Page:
Interfacing with the interface folk

Subject: Interfacing with the interface folk
From: "Geoff Hart (by way of \"Eric J. Ray\" <ejray -at- raycomm -dot- com>)" <ght -at- MTL -dot- FERIC -dot- CA>
Date: Wed, 2 Sep 1998 07:24:53 -0600

Suzette Seveny ran into an uncooperative developer and asked for

<<My initial reaction to the blank, grey screen was that the
application was not working or loading properly.>>

That would be my reaction too. In fact, it's such a common response
that developers have come up with all kinds of workarounds, including
a status bar that displays the progress of the load operation, a
"pick one of the following options" dialog box or wizard, and a
splash screen. No reason why you shouldn't insist on the same thing.

<<To add a template, I would select View>>Templates. When the list
of templates appear, I select File>>New Template and answer about 50
questions. To generate a statement, I would select View>>Statements.
When the list of statements appear, I select File>>Generate
Statement. I felt that this process was confusing>>

It is confusing, in part because you're using two entirely different
sets of words to describe the same action. In both cases, the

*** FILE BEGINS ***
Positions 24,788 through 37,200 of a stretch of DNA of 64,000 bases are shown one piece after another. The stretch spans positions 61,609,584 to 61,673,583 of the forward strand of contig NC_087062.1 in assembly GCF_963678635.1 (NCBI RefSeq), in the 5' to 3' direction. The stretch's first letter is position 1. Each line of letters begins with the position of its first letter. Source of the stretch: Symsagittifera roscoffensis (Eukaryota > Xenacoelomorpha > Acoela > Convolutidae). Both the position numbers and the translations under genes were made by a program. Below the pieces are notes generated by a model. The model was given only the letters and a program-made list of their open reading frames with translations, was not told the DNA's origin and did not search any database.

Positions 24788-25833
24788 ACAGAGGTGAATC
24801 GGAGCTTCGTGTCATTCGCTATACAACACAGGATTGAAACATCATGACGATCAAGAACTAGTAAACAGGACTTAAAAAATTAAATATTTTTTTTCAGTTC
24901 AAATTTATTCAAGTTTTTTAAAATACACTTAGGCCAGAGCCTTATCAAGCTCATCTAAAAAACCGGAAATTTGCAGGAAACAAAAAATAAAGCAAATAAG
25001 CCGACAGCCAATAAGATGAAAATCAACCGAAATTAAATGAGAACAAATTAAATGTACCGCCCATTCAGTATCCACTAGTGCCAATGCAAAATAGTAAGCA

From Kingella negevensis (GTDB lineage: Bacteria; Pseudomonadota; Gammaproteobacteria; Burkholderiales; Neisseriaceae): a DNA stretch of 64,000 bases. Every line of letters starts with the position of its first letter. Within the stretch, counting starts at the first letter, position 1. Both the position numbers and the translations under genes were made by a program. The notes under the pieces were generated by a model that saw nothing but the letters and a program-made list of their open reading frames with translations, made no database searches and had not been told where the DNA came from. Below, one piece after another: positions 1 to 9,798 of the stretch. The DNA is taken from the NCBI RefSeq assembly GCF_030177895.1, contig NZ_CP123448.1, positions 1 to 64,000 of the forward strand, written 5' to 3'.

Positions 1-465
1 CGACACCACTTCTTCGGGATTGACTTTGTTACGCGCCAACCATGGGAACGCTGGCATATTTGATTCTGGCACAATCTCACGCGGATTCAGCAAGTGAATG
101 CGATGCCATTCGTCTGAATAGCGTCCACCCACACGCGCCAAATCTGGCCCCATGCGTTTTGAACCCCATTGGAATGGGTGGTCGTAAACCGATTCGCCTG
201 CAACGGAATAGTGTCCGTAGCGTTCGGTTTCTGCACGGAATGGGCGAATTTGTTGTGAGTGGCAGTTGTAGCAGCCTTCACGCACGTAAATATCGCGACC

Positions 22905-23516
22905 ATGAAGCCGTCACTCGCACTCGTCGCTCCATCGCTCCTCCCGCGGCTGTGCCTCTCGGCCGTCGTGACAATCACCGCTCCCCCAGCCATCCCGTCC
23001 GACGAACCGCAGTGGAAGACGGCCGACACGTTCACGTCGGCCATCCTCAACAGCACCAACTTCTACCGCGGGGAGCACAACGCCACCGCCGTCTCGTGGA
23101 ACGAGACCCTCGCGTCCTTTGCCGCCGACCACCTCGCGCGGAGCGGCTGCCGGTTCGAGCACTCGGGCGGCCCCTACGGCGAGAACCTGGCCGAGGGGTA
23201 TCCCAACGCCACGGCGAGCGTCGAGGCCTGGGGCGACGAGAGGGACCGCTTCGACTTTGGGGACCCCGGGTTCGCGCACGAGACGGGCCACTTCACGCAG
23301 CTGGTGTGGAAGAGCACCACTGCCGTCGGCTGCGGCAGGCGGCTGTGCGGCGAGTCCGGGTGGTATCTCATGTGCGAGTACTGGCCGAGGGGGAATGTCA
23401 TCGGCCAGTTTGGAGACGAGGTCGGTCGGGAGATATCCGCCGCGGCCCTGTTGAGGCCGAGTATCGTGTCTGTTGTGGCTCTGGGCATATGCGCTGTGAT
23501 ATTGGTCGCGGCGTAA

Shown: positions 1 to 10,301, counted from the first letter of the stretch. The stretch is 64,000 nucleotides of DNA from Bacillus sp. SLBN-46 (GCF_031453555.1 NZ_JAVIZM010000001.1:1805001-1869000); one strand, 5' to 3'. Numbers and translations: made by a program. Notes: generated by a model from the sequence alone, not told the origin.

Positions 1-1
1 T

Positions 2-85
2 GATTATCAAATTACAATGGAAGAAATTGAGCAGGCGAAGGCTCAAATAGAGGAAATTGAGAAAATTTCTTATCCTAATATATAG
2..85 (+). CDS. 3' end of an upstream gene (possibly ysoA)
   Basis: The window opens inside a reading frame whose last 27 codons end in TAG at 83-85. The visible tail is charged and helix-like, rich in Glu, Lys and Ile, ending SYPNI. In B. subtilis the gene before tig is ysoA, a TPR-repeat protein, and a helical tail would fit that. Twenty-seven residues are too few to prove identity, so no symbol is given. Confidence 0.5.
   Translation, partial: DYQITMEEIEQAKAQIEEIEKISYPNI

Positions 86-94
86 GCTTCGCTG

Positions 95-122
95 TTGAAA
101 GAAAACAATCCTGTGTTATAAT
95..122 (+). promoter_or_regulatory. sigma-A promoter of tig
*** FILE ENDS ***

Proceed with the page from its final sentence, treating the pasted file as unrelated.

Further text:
solution is to use some consistent and relevant "affordances" (text
or other cues that help the user understand where they're going and
where to look). "View" is at least two jumps removed from what you're
doing (creating), so the solution is to add a "Create new" menu and
put "Templates" and "Statements" under it. If you've only got three
menus in total, adding one more is hardly overkill. More to the
point, you can point out to the developer that you just saved him
from coding and debugging one whole layer of interactions (the
"view before you create" step) that serves no purpose for either him
or the user. Win-win situation!

<<The developer responded quite defensively, along the lines of
"Well this is a complex application with a very intricate menu

He's fallen into a standard and perfectly understandable developer
trap: "If I make it look easy to use, they'll think the programming